Lamont resigns, but not without support


Brady Johnson, Sports Editor

Citing “personal reasons,” Athletic Director Ian Lamont has announced his resignation effective June 30.

Faced with an ever-growing series of outside criticisms from professional media outlets and lawsuits being filed against the school as well as the LOSD, those involved with the athletic department began to sense that it was time to go in a different direction.

“The job is cyclical,” said Lamont. “It requires a change in leadership often.”

Though a passing of the torch may be appropriate, Lamont will not be leaving with an absence of support and regard from the LHS community.

Students, staff members, parents and coaches have all expressed their fondness and appreciation for the growth in athletic success and school spirit that has ensued under the direction of Lamont.

Citing some of his many accomplishments, Principal Jennifer Schiele highlighted the substantial augmentation in LHS’s culture of excellence that Lamont helped foster.

“Ian has a huge heart and loves watching the kids excel. He truly bleeds Pacer blue and I feel very lucky to have worked with him. He really celebrated the kids accomplishments and when they worked hard.”

“He helped the athletic department grow with an introduction of online technology. The Twitter accounts and social media feeds- that was stuff we didn’t have before he got here.”

Senior baseball player Cooper Webster also expressed his appreciation for the job that Lamont has done in rebuilding a baseball program that went 1-24 in 2007.

“Ian Lamont has been an enormous help to the baseball program through his one-on-one support and by getting us new uniforms the past two years. He rebuilt our JV field and went to a lot of our games.”

Added ASB VP and senior soccer captain Nick Rooney, “Mr. Lamont was always super friendly and supportive of a team that isn’t always as popular around the schools. He’d come up to us at lunch and talk about our games and the season in general.”

“He just cared about us,” he said.

Lamont had a similar take on the accomplishments of his that he’s most proud of.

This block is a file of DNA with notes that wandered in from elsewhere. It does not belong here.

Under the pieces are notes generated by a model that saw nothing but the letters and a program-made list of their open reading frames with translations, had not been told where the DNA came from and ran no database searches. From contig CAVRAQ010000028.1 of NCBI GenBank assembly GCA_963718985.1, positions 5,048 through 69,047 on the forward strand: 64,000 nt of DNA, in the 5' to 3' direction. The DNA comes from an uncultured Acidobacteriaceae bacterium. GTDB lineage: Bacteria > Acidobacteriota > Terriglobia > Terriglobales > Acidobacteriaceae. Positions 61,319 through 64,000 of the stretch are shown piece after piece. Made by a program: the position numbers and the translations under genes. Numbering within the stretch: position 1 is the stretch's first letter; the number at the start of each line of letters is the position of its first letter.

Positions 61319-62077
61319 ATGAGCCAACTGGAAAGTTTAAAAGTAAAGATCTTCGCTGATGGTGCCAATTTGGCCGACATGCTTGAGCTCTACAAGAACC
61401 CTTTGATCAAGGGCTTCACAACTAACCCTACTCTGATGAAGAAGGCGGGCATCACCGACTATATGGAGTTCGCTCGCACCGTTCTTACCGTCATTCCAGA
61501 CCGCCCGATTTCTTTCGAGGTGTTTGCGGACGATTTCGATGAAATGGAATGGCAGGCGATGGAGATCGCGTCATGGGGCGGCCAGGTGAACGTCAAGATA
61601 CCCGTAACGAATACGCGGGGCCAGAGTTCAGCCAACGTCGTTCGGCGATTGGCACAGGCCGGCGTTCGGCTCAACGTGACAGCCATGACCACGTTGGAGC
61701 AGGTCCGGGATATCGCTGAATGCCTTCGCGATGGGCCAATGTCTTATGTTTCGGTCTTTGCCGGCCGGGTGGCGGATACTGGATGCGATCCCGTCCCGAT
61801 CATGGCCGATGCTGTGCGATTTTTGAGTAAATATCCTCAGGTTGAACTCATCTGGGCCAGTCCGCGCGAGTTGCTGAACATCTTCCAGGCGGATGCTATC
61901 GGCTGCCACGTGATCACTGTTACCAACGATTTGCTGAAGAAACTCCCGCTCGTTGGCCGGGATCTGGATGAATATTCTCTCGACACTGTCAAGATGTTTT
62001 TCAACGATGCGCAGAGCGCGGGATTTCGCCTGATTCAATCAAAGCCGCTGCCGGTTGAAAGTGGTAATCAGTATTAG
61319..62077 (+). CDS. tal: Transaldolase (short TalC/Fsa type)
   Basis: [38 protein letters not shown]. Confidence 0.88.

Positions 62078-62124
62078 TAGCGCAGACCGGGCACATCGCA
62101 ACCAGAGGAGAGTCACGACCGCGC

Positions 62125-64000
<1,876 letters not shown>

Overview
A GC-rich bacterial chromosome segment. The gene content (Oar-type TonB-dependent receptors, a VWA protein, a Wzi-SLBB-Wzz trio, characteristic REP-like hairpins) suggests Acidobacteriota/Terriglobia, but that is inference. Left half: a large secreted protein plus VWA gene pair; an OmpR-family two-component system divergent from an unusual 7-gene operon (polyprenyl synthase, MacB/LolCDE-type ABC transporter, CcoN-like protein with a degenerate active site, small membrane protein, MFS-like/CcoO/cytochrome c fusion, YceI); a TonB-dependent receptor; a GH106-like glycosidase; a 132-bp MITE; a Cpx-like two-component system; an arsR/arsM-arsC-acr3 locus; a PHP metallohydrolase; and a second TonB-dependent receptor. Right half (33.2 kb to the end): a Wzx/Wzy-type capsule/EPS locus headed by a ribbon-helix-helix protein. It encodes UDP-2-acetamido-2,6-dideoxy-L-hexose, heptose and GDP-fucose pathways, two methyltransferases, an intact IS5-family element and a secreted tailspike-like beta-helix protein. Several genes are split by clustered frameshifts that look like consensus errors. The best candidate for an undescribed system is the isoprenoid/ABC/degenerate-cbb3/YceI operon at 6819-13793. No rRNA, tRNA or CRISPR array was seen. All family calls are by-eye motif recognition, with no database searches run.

“Myself, Dr. Lehman and Dr. Schiele- we’ve changed the culture here,” said Lamont. “It all starts with the students to raise the bar. We’ve always talked about how it’s easy to be good but difficult to become great.

“Everyone now buys into the idea that as a school, we’ll always be good just how we are but to become great, win league and state titles, go deep into the playoffs, you have to work hard.”

Bear in mind how daunting of a task this initially appeared when LHS first petitioned to compete at the 6A athletic level while having an enrollment corresponding with that of a 4A high school.

The TRL is a pressure cooker, the most competitive league in the state for athletics bar none.

“It’s pretty remarkable for a school our size, in the league we’re in, to be as competitive as we are,” said Lamont.

Lamont again attributed this run of athletic success to the culture change that has been instilled.

“Athlete participation numbers are now at their highest and it begins with the different mindset kids have now adopted.”

“I see athletes and teams in the weight room that have never been in there before and kids taking it upon themselves to schedule voluntary workouts and go work on their own.”

“Just look at the work ethic of the cross country and track teams, with their year-long commitment and how their participation numbers are the highest.”

There’s no debating that Lamont has been the biggest influence in the rise of LHS athletics. Now, however, it’s time to look toward the future.

“I wish the new person good luck,’ said Lamont. “It’s a tough job with long hours. You definitely need to have a thick skin in dealing with the interests of the kids, their parents, and the community.”

Lamont is adamant that the new AD will have a strong support system to work with.

“Liz Murphy is a great assistant and will be invaluable.”

Schiele also affirmed that the job opening has been posted and will now be different than it was in the past.

“It’s actually going to be an administrative position, meaning that the new person will have to be licensed.”

“There are a lot of good candidates who have emailed me. The thing to remember though is there’s no “AD job school.” A lot of the job is managing the interests of the school and athletic department with those of the athletes and their parents.”

While he still has a couple more months of work to do here, Lamont is sad to be leaving.

“I’ll always love the kids and the relationships I’ve forged here with them and the staff. I’ll miss this school a lot but I’m excited for what’s next.”